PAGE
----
Video’s power to forge a personal connection with viewers can’t be overstated. The medium offers huge potential to break down the barriers between you and your tribe, especially if you’re in the top rungs of a large organization. When you can’t sit down to lunch with everyone and learn their name, you need to show them your human side in some other way.
Video’s growing popularity puts major pressure on leaders to get in front of the camera. Kudos if you’re already communicating through film. You’re ahead of many of your competitors who are still holding back.
But don’t worry if you haven’t joined the movement yet.
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Contact: Marissa Madill
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Leadership in Focus: Bringing Out Your Best on Camera
by Vern Oakley
Lights, Camera and, Most Importantly…ACTION!
THE GO-TO GUIDE FOR SUCCESSFULLY INSPIRING YOUR ‘TRIBE’ AND RALLYING OTHERS AROUND YOUR MESSAGE
We live in a visual society.
Accenture's CEO for North America, Julie Sweet, made a bold move when she took over the reigns. "When I became CEO about 18 months ago, I banned the memo," Sweet told CNBC. "I said, 'I'm going to use webcast. I'm going to use video.'" She called it one of the best decisions she's ever made.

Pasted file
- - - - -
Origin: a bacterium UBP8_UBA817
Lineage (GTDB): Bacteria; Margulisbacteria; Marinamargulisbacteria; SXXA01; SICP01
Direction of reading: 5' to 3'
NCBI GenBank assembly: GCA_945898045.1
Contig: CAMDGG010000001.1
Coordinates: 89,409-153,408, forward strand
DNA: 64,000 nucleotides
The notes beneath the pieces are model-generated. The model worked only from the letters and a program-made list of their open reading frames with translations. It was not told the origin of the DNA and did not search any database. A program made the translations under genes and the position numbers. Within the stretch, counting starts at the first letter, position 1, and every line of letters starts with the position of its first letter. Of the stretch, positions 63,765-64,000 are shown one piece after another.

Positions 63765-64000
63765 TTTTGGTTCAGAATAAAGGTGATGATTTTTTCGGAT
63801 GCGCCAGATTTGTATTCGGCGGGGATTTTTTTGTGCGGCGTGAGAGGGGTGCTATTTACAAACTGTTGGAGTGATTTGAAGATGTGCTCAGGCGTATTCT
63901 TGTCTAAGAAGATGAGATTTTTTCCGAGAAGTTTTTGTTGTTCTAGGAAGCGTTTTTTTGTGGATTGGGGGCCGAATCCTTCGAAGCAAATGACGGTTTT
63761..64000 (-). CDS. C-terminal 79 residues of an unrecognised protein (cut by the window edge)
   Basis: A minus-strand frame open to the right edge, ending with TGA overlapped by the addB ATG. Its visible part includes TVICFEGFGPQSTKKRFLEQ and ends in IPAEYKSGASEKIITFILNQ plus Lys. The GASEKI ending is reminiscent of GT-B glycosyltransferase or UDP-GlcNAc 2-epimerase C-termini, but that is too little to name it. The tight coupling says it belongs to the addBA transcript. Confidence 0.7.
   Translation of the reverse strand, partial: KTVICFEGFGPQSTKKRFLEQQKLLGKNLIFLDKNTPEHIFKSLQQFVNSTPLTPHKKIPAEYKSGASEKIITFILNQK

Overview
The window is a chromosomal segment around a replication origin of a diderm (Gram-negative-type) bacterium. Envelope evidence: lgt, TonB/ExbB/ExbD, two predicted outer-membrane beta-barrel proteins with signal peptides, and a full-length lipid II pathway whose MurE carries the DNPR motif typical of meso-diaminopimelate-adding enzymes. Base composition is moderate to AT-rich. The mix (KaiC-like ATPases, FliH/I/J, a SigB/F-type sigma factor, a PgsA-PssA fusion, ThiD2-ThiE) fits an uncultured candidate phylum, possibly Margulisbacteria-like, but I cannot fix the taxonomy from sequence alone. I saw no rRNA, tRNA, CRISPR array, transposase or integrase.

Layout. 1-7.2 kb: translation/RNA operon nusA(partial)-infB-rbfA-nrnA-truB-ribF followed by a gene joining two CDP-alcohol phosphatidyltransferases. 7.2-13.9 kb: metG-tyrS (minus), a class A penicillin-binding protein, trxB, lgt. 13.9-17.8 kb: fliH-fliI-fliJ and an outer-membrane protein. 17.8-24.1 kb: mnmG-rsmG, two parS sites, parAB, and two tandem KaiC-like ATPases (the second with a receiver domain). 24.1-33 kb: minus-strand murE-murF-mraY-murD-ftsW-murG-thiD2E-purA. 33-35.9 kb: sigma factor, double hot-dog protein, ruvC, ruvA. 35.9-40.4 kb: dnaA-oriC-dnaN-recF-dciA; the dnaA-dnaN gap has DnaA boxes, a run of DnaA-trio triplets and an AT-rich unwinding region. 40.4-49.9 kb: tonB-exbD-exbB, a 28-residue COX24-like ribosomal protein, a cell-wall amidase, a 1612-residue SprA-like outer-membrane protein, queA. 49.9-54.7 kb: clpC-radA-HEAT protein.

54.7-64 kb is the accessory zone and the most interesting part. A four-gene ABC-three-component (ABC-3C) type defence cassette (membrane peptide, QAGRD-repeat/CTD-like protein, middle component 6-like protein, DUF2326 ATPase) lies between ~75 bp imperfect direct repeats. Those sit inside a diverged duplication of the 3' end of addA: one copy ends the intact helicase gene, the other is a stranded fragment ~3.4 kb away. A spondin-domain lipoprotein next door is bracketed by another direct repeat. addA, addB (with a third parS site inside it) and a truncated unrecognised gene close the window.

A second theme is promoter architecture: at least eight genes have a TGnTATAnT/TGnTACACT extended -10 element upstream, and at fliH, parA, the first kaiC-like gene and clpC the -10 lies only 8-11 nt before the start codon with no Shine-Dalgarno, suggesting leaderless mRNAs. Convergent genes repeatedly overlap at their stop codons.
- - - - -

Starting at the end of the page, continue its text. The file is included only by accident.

Video is one of the most effective tools for leaders today. It’s not simply a way to share the latest news; it’s a way to call people to action. But in order for employees and stakeholders to heed your call, they first need to connect with you. So, how do you put your best face forward? (Hint: it’s all about being yourself.
It’s essential for leaders to connect with employees in their videos. That’s because every video can be a powerful tool. Employees look to leaders to set the culture of a company. A leader needs to be authentic, relatable, and strong, whether they’re in a boardroom with just a handful of people or appearing on a video for thousands of employees.
One of the most popular Super Bowl commercials of all time ran back in 2000. Created for the technology company EDS – now a part of Hewlett Packard Enterprise – it featured grizzled cowboys on the range, talking in a casual, off-the-cuff style about what it’s like to drive a herd of felines across the open plains.
I recently read an article by a British consultant discussing his work with corporate clients. I was once again struck by the British English use of the plural when referring to collective nouns, in this case large companies. So, for instance, while in American English collective nouns are almost always singular (“Proctor & Gamble is a master of innovation," or "The government has failed in its effort.